|start date||end date||sleeps||month||information|
|Apr 01 2023||open||2||
|information:6 months minimum. Utilities included. $120 Cleaning fee (Once a month).|
Two blocks south of East Houston Street in Manhattan, New York, there is a pale brick structure. This SoHo building rises six floors above Spring Street near West Broadway. On the fourth floor (equivalent to the third floor in Europe), you will find a furnished apartment. This apartment has one bedroom and a bathroom. Please note, there is no elevator in the building.
Upon entering the apartment, you will find yourself in the separate kitchen. You will begin to see some of the decorative molding—around doors and windows and at the base of the wall—which continues the aesthetic seen in the façade. You will find an oven, a fridge/freezer combination unit, and a coffeemaker. Counters and cabinets lining both sides of the kitchen mean that you are never far from the next ingredient. The small bathroom tucked into the corner of the room fits a shower and a toilet. The living room is where this apartment comes to life. It is here where you will eat; there is a dining table. And it is here where you can decompress; there is a sofa and an air conditioning unit. There is a TV, as well. Two windows allow mostly indirect sunlight to radiate into the space. The double bed bedroom pulls off a sleek aesthetic with complete furnishings.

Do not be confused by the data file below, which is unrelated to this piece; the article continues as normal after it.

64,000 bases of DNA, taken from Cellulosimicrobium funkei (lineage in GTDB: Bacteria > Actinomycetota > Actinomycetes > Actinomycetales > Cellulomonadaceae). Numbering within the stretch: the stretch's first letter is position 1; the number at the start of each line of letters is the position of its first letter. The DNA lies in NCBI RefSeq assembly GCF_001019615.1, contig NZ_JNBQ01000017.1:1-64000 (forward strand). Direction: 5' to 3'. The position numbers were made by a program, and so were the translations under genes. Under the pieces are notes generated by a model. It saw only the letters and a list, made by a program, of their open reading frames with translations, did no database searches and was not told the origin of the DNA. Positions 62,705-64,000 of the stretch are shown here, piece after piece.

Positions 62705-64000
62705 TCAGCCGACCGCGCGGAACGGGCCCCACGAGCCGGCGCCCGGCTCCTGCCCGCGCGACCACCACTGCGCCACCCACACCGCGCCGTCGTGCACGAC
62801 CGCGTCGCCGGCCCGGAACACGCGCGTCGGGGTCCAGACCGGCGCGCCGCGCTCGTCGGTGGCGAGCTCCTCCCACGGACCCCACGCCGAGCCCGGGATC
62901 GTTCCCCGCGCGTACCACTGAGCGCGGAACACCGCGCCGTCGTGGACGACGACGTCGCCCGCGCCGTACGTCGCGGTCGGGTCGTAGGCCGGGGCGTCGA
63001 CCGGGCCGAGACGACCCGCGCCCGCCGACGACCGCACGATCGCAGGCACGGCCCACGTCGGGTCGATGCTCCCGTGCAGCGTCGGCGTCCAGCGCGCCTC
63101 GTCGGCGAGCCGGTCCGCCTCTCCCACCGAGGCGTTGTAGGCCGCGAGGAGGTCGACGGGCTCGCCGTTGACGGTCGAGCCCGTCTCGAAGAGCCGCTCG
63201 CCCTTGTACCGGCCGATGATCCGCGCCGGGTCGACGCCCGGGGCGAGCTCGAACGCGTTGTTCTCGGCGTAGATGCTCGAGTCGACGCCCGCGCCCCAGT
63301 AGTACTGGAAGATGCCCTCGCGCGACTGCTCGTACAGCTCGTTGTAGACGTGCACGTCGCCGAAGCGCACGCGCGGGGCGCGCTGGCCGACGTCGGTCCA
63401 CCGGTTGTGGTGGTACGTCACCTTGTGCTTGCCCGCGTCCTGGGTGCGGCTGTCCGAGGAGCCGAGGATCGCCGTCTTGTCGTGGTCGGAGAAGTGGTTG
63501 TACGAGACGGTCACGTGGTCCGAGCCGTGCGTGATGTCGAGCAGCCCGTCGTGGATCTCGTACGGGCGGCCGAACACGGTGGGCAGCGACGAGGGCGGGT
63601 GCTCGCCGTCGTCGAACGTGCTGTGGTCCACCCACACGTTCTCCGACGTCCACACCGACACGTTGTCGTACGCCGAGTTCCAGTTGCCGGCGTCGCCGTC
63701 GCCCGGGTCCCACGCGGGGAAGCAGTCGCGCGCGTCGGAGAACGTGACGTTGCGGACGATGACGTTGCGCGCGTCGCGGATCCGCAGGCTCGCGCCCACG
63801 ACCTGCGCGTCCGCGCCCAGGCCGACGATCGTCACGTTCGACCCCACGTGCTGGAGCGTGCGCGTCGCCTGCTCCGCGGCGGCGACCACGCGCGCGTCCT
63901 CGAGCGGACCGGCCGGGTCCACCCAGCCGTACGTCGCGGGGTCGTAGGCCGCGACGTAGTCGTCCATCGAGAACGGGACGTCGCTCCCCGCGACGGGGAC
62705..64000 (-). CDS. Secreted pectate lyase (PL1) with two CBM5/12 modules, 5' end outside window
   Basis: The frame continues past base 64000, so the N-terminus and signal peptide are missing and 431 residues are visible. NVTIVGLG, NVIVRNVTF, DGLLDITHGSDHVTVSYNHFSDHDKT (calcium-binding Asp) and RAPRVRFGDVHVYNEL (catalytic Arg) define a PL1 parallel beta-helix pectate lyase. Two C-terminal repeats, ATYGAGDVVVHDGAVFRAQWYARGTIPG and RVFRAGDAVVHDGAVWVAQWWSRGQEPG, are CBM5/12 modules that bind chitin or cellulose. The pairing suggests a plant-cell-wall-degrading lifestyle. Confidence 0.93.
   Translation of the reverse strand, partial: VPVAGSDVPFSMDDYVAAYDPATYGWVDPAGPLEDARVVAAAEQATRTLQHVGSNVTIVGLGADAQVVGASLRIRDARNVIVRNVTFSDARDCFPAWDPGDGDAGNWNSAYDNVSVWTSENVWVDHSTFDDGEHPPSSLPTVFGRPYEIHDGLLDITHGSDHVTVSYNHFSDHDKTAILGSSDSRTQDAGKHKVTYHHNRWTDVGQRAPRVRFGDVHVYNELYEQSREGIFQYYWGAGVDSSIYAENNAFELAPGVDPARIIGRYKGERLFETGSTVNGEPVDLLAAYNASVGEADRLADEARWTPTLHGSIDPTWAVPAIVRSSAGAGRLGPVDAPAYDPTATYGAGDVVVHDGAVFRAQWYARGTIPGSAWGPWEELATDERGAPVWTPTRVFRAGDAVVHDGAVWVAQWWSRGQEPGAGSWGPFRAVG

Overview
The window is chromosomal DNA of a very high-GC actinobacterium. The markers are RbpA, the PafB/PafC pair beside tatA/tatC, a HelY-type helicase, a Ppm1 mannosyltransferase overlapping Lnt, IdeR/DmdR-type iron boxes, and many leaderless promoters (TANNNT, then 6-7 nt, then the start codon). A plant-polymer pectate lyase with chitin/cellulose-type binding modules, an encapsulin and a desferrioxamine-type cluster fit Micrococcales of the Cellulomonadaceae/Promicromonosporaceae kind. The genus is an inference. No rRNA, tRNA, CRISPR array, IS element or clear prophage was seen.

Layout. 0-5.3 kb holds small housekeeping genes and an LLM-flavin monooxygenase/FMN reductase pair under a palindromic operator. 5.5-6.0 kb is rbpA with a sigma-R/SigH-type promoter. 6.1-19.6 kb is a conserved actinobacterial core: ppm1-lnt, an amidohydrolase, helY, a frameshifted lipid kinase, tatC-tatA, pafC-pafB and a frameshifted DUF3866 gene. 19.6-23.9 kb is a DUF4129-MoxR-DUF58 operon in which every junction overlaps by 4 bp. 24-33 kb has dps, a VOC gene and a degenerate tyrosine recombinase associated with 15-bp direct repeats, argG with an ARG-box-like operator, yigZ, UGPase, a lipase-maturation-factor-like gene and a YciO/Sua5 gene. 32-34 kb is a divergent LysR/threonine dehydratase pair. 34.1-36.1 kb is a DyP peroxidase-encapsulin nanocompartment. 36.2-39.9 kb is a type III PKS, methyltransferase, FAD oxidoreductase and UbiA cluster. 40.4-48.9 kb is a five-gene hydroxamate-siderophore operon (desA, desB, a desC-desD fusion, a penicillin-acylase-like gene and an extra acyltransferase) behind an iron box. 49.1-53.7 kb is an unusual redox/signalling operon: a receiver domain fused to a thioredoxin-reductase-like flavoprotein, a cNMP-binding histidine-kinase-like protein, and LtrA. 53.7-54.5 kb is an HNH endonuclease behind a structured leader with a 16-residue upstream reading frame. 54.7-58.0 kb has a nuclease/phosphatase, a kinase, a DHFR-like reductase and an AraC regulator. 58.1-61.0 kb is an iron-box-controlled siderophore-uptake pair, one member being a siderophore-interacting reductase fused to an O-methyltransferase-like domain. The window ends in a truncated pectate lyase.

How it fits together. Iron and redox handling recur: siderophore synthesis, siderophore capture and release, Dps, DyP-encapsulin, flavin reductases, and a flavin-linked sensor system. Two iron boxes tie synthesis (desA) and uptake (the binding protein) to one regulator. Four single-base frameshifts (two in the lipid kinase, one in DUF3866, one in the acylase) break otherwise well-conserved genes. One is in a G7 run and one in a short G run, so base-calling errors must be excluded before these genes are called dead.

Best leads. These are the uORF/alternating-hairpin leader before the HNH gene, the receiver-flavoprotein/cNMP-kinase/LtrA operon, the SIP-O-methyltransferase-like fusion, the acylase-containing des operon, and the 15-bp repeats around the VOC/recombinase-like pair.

This furnished rental sits close to the geographical center of the SoHo-Cast Iron District. You can walk the blocks even today and see the foundry plaques which give testament to the architects who built up the area in the 19th-century. If the idea of traipsing through remnants of the past intrigues you, head over to the Museum of Interesting Things Secret Speakeasy. If your eyelids droop at the prospect, try the interactive MUSEUM OF ICE CREAM or Color Factory New York. In the neighborhood, you can find restaurants serving food from almost any nationality you could dream of. There are clothing shops on (almost) every block. There are specialty shops and museums.
If you want to catch a subway train, your best bet is to head over four blocks to Albert Capsouto Park. From there, at one of the city’s Canal Street Stations you can board the 1 and 2 trains. At the other station, you can take a ride on the A, C, and E trains. You can also board the A, C, and E trains at the Spring Street station located at 6th Avenue two blocks from the apartment, which is closer. And at the Prince Street Station located four blocks from the apartment you can catch the N, Q, R, and W trains.
Apartment floor plans in this site are not drawn to scale. They are an indication of the general layout and are intended as a guide only. Nothing contained in them should be considered to be an exact blueprint or statement of fact or warranty.